MIRIAM D'ALESSANDRO v. NEW YORK CITY TRANSIT AUTHORITY,
83 N.Y.2d 891, 636 N.E.2d 1382, 613 N.Y.S.2d 849 (1994).
2 No. 63 [1994 NY Int. 084]
May 10, 1994
Decided May 10, 1994
This memorandum is uncorrected and subject to revision before publication in the New York Reports.
The order of the Appellate Division should be reversed, with costs, and the case remitted to Supreme Court for further proceedings in accordance with this memorandum.
On January 13, 1988, plaintiff was waiting for the B1 bus in Brooklyn. Due to the accumulation of snow and ice at the sidewalk bus stop, plaintiff was forced to wait on the street. Allegedly, an approaching bus pulled up too close to her, causing her to fall as she attempted to jump back toward the sidewalk to avoid being hit by the bus. Plaintiff sustained a fractured and dislocated elbow and other injuries as the result of her fall and sought damages against defendant in negligence.
Plaintiff's notice of claim, filed on February 3, 1988, did not identify the bus or bus driver allegedly involved or the nature of the accident. On February 24, 1988, plaintiff testified at a hearing held pursuant to General Municipal Law § 50-h. A summons and complaint was subsequently served upon defendant on June 3, 1988.
On January 10, 1991, after jury selection, defendant moved to dismiss the complaint because of plaintiff's failure to serve an adequate notice of claim, contending that it had been prejudiced in investigating the claim because the notice of claim failed to specify the bus or bus driver involved in the accident or the nature of the accident. Plaintiff contended that if the notice was insufficient it should be considered with the hearing testimony. Supreme Court, analyzing only the notice of claim, granted defendant's motion to dismiss the complaint, stating:"[T]he notice of claim stands by itself, does it not, alone. Not with the hearing. Not with anything else. The notice of claim that you must file under the law must be sufficient within the four corners of that document." The Appellate Division affirmed. In determining whether to grant the motion to dismiss the complaint, the courts below erroneously concluded that their inquiry was strictly limited to the "four corners" of the notice of claim (see Schwartz v City of New York, 250 NY 332, 335 ["Circumstances must determine in each case whether the notice served is sufficient"]). In passing on the sufficiency of a notice of claim in the context of a motion to dismiss, courts are not confined to the notice of claim itself. The relevant inquiry is set forth in General Municipal Law § 50-e(6), which provides that "a mistake, omission, irregularity or defect made in good faith * * * may be corrected, supplied, or disregarded, as the case may be, in the discretion of the court, provided it shall appear that the other party was not prejudiced thereby." In making this determination of prejudice, the court may look to evidence adduced at a section 50-h hearing, and to such other evidence as is properly before the Court.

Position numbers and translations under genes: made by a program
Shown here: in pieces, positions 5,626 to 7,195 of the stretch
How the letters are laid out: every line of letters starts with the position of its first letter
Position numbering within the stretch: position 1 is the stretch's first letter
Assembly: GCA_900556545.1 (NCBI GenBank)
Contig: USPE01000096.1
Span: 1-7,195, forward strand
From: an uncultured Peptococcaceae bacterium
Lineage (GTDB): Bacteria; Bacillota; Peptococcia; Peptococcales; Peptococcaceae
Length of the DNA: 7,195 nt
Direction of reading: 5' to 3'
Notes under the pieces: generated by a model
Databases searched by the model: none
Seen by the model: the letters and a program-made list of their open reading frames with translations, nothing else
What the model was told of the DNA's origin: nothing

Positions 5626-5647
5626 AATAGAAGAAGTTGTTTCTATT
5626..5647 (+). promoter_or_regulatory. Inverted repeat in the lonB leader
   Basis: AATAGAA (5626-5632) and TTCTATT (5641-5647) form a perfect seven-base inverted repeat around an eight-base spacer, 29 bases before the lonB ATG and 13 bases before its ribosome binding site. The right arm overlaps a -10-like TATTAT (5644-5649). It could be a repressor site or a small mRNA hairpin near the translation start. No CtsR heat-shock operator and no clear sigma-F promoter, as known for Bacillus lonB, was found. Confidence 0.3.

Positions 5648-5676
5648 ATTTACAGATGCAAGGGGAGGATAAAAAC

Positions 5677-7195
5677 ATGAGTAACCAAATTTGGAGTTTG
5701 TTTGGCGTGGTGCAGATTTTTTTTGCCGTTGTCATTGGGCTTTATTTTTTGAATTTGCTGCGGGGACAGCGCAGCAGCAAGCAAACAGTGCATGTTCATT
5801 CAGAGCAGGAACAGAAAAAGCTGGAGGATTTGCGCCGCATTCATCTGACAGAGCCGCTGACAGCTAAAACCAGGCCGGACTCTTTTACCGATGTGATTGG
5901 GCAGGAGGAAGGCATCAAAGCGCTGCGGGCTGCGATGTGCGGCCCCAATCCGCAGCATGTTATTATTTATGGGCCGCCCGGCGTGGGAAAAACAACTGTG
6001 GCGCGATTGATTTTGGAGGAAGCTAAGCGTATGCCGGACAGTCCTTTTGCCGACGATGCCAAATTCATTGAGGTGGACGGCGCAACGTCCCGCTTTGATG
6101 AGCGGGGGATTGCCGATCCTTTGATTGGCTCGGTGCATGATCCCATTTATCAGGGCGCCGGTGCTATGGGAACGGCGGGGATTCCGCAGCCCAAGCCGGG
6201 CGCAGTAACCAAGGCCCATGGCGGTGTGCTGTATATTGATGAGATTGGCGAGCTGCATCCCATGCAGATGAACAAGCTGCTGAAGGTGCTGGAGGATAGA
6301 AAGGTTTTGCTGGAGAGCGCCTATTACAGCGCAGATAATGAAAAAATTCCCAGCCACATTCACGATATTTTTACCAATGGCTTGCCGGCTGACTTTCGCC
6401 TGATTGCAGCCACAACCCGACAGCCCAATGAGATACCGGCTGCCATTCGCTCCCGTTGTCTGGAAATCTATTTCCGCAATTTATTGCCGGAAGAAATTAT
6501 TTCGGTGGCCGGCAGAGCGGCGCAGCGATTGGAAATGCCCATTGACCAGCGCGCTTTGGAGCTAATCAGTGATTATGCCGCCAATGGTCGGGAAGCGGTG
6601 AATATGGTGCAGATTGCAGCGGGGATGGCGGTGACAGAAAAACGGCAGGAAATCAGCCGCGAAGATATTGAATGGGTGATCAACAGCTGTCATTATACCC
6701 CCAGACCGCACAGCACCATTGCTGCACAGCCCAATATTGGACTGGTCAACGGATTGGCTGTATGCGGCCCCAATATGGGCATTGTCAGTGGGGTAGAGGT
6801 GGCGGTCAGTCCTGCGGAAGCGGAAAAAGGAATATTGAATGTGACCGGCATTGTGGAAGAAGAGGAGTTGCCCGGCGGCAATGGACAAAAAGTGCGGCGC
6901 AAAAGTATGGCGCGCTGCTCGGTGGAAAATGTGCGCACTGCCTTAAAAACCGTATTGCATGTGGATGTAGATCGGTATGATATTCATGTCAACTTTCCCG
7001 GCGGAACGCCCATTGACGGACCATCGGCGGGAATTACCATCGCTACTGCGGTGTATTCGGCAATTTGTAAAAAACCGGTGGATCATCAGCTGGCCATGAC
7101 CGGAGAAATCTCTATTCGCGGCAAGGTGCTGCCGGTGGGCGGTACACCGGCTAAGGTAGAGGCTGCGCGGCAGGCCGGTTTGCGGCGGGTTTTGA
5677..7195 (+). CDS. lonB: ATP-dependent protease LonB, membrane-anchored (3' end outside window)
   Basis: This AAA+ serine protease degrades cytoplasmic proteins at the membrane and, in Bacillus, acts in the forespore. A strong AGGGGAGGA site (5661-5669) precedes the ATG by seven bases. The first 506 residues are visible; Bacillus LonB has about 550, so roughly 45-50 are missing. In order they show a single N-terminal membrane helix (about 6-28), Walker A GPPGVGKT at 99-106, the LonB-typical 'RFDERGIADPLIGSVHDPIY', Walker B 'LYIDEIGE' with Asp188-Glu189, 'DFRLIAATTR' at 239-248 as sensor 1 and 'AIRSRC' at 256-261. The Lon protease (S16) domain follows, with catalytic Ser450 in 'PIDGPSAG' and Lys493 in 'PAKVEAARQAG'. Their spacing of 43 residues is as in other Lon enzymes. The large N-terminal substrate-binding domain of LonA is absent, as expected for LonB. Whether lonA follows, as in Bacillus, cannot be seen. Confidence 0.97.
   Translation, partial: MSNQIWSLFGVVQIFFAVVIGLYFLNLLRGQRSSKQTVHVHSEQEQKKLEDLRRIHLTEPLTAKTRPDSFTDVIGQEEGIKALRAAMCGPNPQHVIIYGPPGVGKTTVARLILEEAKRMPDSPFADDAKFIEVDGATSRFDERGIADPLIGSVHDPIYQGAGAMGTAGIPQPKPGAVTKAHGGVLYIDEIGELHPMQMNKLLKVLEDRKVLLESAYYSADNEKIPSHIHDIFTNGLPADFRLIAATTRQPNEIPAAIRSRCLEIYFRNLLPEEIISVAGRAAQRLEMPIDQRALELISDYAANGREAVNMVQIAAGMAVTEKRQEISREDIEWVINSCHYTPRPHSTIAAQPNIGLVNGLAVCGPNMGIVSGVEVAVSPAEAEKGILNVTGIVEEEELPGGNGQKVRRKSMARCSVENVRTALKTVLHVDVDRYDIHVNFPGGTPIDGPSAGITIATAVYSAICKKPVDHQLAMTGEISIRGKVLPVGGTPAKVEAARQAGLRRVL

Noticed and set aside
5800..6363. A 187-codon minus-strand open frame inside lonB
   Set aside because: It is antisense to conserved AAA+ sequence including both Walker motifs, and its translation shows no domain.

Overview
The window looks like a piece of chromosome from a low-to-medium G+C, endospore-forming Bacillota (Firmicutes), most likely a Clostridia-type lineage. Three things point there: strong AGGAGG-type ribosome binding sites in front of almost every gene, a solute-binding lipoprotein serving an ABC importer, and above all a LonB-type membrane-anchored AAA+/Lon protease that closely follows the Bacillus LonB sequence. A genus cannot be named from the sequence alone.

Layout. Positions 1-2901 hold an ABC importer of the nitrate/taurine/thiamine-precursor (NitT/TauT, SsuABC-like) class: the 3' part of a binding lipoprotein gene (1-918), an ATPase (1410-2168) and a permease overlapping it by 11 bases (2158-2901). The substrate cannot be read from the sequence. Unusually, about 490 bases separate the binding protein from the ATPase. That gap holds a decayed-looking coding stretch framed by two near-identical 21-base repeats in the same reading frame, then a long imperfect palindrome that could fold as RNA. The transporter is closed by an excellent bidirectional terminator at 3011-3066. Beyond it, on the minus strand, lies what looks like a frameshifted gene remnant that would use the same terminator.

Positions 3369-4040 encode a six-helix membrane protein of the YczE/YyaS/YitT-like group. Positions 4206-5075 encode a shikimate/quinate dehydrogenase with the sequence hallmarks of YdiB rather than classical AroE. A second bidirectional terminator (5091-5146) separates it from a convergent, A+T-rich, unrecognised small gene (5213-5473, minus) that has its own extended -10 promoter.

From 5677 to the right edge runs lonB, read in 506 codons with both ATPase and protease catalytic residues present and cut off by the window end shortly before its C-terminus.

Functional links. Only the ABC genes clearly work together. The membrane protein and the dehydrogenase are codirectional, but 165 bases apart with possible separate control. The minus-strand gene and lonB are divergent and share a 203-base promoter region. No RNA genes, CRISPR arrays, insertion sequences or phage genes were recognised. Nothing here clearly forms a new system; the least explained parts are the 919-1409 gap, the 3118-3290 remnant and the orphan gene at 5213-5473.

Without expressing any view regarding the validity of the trial court's exercise of discretion in this case, we reverse and remit the matter to Supreme Court so that it may exercise its discretionary authority in accordance with this memorandum.
Order reversed, with costs, and case remitted to Supreme Court, Kings County, for further proceedings in accordance with the memorandum herein. Chief Judge Kaye and Judges Simons, Titone, Bellacosa, Smith, Levine and Ciparick concur.